DNA replication, transcription, repair, epigenetic inheritance, and chromosome segregation are all processes critical for maintaining cellular viability. In eukaryotes, these functions must be carried out on DNA that is organized into highly condensed chromatin. With the identification of an increasing number of disease-associated genes, the importance of chromatin in human disorders has become abundantly clear, and several diseases have been linked to defects in chromatin biology. To help understand how different aspects of DNA metabolism are influenced by chromatin we have developed unique technologies that allow us to directly visualize hundreds of individual DNA molecules at the single molecule level using optical microscopy. Here we will assess how nucleosomes influence the spatial and temporal progression of reactions related to DNA metabolism by visualizing these processes in real time using single molecule optical microscopy. We will analyze factors that influence nucleosome positioning, we will determine how nucleosomes affect DNA repair proteins, we will ask how nucleosomes are affected by interactions with DNA motor proteins, and we will begin working towards a mechanistic understanding of epigenetic phenomena. We will seek to determine detailed mechanistic information related to these questions, and part of the significance of this project lies in the depth of the answers we strive to obtain.

Public Health Relevance

Defects in chromatin biology can result in extremely severe human diseases, and represent a hallmark of cancer. As a first step towards developing targeted therapies that can be used to effectively prevent or cure these disorders it is essential to understand the basic biochemical properties of chromatin and its impact on DNA metabolism. To help extend our understanding the relationship between chromatin and DNA metabolism we have developed optical microscopy-based approaches for directly observing the interactions between proteins and individual DNA molecules, which allows us to address questions that cannot be tackled with more traditional approaches, and our emphasis is placed on understanding biochemical reactions relevant to human biology and disease.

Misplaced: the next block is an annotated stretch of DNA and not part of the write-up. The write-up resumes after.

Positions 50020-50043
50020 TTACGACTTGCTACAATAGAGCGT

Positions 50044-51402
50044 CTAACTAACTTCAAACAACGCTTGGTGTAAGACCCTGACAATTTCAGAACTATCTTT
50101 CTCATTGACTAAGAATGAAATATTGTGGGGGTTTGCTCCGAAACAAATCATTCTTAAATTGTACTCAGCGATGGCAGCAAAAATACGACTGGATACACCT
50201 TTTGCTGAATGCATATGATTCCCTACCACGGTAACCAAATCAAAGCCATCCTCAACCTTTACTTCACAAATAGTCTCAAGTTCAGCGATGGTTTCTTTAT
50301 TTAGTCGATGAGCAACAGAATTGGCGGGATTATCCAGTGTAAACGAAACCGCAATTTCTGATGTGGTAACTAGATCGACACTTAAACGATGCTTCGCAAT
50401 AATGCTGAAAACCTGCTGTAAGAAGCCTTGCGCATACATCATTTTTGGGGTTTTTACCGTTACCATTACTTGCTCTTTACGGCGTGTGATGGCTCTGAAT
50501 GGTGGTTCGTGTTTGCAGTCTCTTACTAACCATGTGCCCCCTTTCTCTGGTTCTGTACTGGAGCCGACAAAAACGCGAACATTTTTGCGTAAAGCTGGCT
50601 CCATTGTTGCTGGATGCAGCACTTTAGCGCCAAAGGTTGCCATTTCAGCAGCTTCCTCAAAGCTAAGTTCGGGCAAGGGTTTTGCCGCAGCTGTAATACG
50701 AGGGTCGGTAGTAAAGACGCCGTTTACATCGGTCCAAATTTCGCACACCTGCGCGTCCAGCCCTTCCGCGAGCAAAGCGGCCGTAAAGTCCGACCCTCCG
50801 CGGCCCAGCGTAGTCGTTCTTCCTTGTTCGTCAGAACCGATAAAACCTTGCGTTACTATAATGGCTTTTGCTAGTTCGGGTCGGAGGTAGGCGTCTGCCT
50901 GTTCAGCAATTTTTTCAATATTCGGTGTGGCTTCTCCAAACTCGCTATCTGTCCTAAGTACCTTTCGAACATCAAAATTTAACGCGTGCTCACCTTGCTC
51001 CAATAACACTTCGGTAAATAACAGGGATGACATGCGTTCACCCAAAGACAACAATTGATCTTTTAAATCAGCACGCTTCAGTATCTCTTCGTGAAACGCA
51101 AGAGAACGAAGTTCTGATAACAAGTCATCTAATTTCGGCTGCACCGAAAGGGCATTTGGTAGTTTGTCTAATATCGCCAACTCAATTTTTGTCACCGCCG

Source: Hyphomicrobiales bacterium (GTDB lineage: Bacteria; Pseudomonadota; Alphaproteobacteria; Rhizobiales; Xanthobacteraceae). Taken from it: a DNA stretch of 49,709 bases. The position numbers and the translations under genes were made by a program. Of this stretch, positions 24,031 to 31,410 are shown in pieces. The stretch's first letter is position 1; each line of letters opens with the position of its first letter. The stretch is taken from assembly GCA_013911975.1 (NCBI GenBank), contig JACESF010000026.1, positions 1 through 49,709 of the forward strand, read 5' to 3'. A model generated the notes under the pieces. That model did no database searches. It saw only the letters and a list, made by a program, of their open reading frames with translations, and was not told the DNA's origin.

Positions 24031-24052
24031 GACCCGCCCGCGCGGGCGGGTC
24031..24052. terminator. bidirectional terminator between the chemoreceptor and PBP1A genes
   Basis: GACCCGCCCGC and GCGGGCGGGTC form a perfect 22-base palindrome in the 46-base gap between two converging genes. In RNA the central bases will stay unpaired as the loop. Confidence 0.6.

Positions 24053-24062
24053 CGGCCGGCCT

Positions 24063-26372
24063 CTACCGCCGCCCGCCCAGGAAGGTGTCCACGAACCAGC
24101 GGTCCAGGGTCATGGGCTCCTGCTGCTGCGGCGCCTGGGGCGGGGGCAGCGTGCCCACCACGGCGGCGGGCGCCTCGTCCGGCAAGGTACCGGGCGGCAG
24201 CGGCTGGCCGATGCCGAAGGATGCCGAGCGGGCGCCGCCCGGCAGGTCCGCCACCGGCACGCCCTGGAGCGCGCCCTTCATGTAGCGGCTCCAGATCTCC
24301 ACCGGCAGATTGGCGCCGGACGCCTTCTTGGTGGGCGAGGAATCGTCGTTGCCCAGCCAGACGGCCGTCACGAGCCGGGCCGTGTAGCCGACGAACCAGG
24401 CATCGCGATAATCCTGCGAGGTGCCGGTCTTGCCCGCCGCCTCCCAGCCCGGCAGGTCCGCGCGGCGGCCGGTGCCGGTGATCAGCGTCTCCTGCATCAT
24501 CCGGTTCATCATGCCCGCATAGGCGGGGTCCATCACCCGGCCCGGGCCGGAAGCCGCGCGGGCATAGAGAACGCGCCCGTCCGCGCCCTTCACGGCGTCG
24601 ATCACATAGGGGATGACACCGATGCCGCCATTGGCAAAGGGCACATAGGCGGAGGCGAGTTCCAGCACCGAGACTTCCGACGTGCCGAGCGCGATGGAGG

Agency
National Institute of Health (NIH)
Institute
National Institute of General Medical Sciences (NIGMS)
Type
Research Project (R01)
Project #
2R01GM082848-05A1
Application #
8443645
Study Section
Macromolecular Structure and Function C Study Section (MSFC)
Program Officer
Preusch, Peter C
Project Start
2008-07-15
Project End
2016-11-30
Budget Start
2013-01-01
Budget End
2013-11-30
Support Year
5
Fiscal Year
2013
Total Cost
$303,665
Indirect Cost
$112,264
Name
Columbia University (N.Y.)
Department
Biochemistry
Type
Schools of Medicine
DUNS #
621889815
City
New York
State
NY
Country
United States
Zip Code
10032
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